One of the most misunderstood concepts of municipal taxation is the meaning of Proposition 2 ½. This legislative initiative was enacted in 1980 to limit the increases of property taxes in Massachusetts. Proposition 2 ½ has performed its tax limiting function since then in the following manner.
1) A community cannot raise more than 2 ½ % of last years levy limit plus new growth or override or debt exclusion amounts. A community therefore must live within the increases prescribed by 2 ½ or a community can opt to attempt to pass an override or debt exclusion by successful voting at the polls. This gives voters control over how much property tax they are willing to pay.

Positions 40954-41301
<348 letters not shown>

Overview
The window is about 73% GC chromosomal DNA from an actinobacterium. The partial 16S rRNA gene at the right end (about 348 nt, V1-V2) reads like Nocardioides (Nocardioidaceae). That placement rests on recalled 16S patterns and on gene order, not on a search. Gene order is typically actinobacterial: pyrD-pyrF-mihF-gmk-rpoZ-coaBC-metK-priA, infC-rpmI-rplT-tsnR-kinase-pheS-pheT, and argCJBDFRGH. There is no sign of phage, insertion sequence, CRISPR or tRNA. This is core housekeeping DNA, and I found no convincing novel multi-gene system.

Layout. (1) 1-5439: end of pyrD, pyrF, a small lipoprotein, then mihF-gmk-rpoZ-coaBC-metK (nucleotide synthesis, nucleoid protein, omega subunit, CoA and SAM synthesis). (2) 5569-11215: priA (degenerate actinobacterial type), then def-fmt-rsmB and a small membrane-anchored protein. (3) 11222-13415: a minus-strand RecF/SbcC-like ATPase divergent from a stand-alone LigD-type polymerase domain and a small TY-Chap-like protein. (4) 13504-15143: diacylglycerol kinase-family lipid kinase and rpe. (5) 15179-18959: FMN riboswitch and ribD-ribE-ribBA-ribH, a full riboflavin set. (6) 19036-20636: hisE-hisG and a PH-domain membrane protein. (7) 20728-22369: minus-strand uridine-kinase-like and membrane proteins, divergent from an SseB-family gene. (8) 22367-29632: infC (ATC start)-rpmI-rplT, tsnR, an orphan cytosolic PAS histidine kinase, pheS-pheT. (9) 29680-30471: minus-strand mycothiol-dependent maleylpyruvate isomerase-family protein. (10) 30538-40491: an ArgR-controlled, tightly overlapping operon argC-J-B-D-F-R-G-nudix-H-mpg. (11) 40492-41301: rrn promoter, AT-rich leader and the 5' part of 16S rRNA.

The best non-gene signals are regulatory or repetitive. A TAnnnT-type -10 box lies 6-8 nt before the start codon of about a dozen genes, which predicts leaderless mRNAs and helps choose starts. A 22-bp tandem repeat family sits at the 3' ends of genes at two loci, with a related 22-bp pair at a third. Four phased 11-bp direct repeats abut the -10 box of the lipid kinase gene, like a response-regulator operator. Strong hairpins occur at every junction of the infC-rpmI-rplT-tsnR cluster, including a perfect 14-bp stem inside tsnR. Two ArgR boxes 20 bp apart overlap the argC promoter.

2) A community cannot raise more in taxes than an amount greater than 2 ½ % of the total community value. This is known as the levy ceiling. Even a tax override cannot exceed this amount. A community is therefore bound by two “2 ½’s” – 2 ½% of last years levy limit or if a community is nearing its levy ceiling, an amount no greater than 2 ½ % of the total community value.